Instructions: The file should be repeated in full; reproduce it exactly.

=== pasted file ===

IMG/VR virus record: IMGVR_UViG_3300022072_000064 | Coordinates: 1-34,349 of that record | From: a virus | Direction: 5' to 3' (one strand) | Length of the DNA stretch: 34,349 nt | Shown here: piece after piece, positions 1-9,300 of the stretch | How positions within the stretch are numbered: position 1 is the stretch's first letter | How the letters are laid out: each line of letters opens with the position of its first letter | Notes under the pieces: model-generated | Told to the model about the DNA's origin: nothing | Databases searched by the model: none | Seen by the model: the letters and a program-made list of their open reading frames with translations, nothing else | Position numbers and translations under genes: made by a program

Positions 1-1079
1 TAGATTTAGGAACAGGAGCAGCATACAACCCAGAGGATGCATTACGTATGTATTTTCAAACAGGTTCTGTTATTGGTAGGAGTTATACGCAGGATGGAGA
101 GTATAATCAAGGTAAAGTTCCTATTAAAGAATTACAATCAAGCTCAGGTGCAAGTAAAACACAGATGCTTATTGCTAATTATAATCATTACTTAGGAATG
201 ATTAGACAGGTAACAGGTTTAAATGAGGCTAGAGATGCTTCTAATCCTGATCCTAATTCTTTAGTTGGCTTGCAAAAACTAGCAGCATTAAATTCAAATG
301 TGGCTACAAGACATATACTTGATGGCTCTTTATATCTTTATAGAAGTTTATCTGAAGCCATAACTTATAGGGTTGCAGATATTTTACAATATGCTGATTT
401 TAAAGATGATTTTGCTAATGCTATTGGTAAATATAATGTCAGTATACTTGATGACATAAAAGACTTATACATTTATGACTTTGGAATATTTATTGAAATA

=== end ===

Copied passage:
IMG/VR virus record: IMGVR_UViG_3300022072_000064 | Coordinates: 1-34,349 of that record | From: a virus | Direction: 5' to 3' (one strand) | Length of the DNA stretch: 34,349 nt | Shown here: piece after piece, positions 1-9,300 of the stretch | How positions within the stretch are numbered: position 1 is the stretch's first letter | How the letters are laid out: each line of letters opens with the position of its first letter | Notes under the pieces: model-generated | Told to the model about the DNA's origin: nothing | Databases searched by the model: none | Seen by the model: the letters and a program-made list of their open reading frames with translations, nothing else | Position numbers and translations under genes: made by a program

Positions 1-1079
1 TAGATTTAGGAACAGGAGCAGCATACAACCCAGAGGATGCATTACGTATGTATTTTCAAACAGGTTCTGTTATTGGTAGGAGTTATACGCAGGATGGAGA
101 GTATAATCAAGGTAAAGTTCCTATTAAAGAATTACAATCAAGCTCAGGTGCAAGTAAAACACAGATGCTTATTGCTAATTATAATCATTACTTAGGAATG
201 ATTAGACAGGTAACAGGTTTAAATGAGGCTAGAGATGCTTCTAATCCTGATCCTAATTCTTTAGTTGGCTTGCAAAAACTAGCAGCATTAAATTCAAATG
301 TGGCTACAAGACATATACTTGATGGCTCTTTATATCTTTATAGAAGTTTATCTGAAGCCATAACTTATAGGGTTGCAGATATTTTACAATATGCTGATTT
401 TAAAGATGATTTTGCTAATGCTATTGGTAAATATAATGTCAGTATACTTGATGACATAAAAGACTTATACATTTATGACTTTGGAATATTTATTGAAATA